Archive for November, 2007|Monthly archive page

People Don’t Want a Drill…

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Today, I have the honor of guest blogging over at Drew McLellan’s Marketing Minute. The post is titled “People Don’t Want A Drill…”

Here’s a sample…

“…people aren’t looking for that thing you are marketing; they’re looking for the best tool to get a job done. Unless your product is some sort of “collectible”, your customers are only buying your product because they believe it will help them achieve that objective. Product features and functions may change at an ever increasing rate, but the things that people want to accomplish in their lives don’t change that quickly. Brands that help customers accomplish their objectives more effectively and conveniently than their competition are the ones that will be successful.”

Check out the whole post here

Update: Here’s the complete text:

In his book “The Innovator’s Solution: Creating and Sustaining Successful Growth“, Clayton Christensen writes:

“How do you create products that customers want to buy–ones that become so successful they “disrupt” the market? It’s not easy.

Three in five new-product-development efforts are scuttled before they ever reach the market. Of the ones that do see the light of day, 40% never become profitable and simply disappear.

Most of these failures are predictable–and avoidable. Why? Because most managers trying to come up with new products don’t properly consider the circumstances in which customers find themselves when making purchasing decisions. Or as marketing expert Theodore Levitt once told his M.B.A. students at Harvard: “People don’t want to buy a quarter-inch drill. They want a quarter-inch hole.””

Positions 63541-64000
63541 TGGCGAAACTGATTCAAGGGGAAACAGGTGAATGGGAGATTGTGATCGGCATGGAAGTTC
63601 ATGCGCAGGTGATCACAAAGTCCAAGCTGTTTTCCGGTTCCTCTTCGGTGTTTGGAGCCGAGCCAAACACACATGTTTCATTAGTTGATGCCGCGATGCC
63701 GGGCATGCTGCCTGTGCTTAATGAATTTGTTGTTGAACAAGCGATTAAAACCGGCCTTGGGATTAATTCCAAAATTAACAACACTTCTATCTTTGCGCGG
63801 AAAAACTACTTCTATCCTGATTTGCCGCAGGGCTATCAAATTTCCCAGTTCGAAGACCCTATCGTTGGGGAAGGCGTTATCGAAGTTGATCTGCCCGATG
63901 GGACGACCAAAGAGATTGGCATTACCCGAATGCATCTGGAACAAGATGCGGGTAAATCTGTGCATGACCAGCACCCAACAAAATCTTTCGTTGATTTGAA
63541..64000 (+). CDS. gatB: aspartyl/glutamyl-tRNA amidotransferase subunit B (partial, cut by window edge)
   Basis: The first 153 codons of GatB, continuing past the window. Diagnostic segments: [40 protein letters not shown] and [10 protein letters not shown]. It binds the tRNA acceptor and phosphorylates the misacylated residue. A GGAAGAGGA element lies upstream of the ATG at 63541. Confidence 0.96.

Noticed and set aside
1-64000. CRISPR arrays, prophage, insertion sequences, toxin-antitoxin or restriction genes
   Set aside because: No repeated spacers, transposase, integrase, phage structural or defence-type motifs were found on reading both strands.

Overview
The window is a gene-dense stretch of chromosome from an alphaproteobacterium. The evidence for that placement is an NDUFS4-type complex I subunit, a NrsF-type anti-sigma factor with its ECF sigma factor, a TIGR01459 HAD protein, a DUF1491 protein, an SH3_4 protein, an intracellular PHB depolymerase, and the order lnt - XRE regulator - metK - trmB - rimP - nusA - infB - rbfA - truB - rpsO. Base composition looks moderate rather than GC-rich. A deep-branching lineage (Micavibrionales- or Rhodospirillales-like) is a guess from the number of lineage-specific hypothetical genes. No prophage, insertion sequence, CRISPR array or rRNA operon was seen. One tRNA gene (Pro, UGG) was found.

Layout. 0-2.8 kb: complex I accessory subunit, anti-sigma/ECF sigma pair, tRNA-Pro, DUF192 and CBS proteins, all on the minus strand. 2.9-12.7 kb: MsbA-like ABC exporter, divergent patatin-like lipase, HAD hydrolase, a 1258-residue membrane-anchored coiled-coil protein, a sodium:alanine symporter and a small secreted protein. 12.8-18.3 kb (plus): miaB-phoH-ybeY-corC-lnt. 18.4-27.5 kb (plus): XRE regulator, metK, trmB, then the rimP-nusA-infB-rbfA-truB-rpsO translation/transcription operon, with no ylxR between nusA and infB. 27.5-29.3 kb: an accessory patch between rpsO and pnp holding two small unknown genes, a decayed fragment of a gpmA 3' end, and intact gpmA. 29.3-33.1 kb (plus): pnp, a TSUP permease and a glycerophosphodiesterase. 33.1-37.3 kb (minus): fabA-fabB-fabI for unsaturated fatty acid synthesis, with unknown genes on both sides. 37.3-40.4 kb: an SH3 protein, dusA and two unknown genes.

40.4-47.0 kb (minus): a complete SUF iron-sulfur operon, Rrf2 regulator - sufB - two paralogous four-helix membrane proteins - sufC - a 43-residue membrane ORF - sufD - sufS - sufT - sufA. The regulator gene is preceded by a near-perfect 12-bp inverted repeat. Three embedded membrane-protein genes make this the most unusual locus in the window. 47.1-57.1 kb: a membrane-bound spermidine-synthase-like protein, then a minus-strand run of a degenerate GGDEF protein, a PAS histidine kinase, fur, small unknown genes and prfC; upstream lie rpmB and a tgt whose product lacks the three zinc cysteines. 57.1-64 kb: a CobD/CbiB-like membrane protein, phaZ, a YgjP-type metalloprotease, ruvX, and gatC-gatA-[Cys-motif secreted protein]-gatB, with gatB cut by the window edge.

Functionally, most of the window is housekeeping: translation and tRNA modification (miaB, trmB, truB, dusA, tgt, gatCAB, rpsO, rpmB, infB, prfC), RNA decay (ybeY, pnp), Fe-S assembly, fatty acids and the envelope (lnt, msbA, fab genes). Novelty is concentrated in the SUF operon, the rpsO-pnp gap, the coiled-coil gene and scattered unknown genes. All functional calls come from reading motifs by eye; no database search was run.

Put another way, people aren’t looking for that thing you are marketing; they’re looking for the best tool to get a job done. Unless your product is some sort of “collectible”, your customers are only buying your product because they believe it will help them achieve that objective. Product features and functions may change at an ever increasing rate, but the things that people want to accomplish in their lives don’t change that quickly. Brands that help customers accomplish their objectives more effectively and conveniently than their competition are the ones that will be successful.

Given this, why do so many companies attempt to market their products and build their brands using an approach focused internally on the thing and not externally on the customer’s need? They conduct focus groups, assembling panels of customers to ask if adding this bell or that whistle to their thing would make it more appealing. They do extensive demographical analysis to determine those target customer segments that will find their thing appealing and then spend lots of resources convincing those customers to buy their new and improved thing. Sure, they get clear inputs on what customers want, but don’t typically take the time to understand what customers were trying to get done for themselves when they use the company’s thing. And this approach isn’t isolated to just manufacturers. It carries over to retailers who are focused on the products they are selling and not what the customer is passionate about or the “hole” they are trying to make.

Consumer Electronics retailers (my background) are particularly guilty of this. They are constantly telling customers that they have “all the great technology you want (or need) at prices you can afford“.

The fact is, very few people “want (or need) technology”. Customers don’t just wake up one morning and decide they need to go down to Circuit City to pick up some great new technology.

They DO want to have an incredible theater experience in their home. They DO want to capture and share family memories. They DO want to be able to print documents from any computer in their home.

How do the marketers respond to these needs? They dish out specs like 1080p, HDMI2.3, megapixels, and 801.11B, G or N. Whatever the latest spec is, that’s what you want. For the customer, none of this hype guarantees a great experience. Marketers who choose to promote their things this way will have a hard time building a powerful brand.

Marketers who understand what customers are really looking for will succeed by focusing on the experience enabled by their brand. Apple is, of course, the often-cited poster child for this. The iPod has never been the best in class from a technical standpoint, but the way Apple enables the music listening experience is what has put their brand miles ahead of the competition. In fact, the term “iPod” is often used generically in place of “MP3 player”. Customers looking for a portable media player will almost always think of Apple and iPod first.